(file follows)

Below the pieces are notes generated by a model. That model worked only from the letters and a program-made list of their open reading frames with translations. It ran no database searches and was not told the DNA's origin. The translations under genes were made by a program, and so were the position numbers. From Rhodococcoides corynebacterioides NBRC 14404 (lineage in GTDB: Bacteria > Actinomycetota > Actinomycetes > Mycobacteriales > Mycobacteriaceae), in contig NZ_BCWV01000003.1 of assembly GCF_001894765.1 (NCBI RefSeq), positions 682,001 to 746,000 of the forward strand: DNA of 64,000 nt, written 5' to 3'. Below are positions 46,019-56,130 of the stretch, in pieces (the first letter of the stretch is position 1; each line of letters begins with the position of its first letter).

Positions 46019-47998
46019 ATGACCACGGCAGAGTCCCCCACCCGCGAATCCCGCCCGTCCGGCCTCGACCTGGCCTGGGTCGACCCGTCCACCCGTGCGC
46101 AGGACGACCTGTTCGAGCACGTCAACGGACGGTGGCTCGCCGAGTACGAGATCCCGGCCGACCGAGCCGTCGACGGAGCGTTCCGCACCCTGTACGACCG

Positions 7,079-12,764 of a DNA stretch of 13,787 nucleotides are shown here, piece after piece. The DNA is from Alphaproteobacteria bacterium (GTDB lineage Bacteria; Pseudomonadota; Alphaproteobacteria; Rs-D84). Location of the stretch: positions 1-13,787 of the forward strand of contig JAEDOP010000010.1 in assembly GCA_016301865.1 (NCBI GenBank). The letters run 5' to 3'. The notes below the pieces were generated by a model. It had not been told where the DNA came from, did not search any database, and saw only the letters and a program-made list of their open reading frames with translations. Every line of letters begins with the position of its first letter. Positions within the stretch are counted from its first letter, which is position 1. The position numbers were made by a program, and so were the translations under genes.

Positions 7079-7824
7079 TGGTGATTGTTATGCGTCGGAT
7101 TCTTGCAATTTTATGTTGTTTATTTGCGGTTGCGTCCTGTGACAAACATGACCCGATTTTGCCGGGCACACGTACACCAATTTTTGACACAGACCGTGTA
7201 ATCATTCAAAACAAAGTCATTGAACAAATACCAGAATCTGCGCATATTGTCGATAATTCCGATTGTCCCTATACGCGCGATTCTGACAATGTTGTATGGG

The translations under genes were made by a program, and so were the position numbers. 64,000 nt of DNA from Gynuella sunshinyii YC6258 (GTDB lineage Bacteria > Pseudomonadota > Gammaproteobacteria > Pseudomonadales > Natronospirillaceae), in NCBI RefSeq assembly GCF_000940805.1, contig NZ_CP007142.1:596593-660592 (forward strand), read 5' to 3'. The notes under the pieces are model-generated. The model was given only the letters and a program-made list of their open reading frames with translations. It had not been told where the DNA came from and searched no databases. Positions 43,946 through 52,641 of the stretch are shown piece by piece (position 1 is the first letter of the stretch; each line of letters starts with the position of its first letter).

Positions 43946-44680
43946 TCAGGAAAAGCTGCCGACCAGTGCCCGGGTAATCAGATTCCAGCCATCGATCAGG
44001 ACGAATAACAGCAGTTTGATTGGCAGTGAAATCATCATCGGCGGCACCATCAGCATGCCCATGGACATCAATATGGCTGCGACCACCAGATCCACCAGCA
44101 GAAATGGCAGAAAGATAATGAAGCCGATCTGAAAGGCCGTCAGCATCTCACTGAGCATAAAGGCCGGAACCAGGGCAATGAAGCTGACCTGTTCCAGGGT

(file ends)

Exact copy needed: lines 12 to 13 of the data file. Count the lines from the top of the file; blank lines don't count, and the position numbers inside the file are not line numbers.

43946 TCAGGAAAAGCTGCCGACCAGTGCCCGGGTAATCAGATTCCAGCCATCGATCAGG
44001 ACGAATAACAGCAGTTTGATTGGCAGTGAAATCATCATCGGCGGCACCATCAGCATGCCCATGGACATCAATATGGCTGCGACCACCAGATCCACCAGCA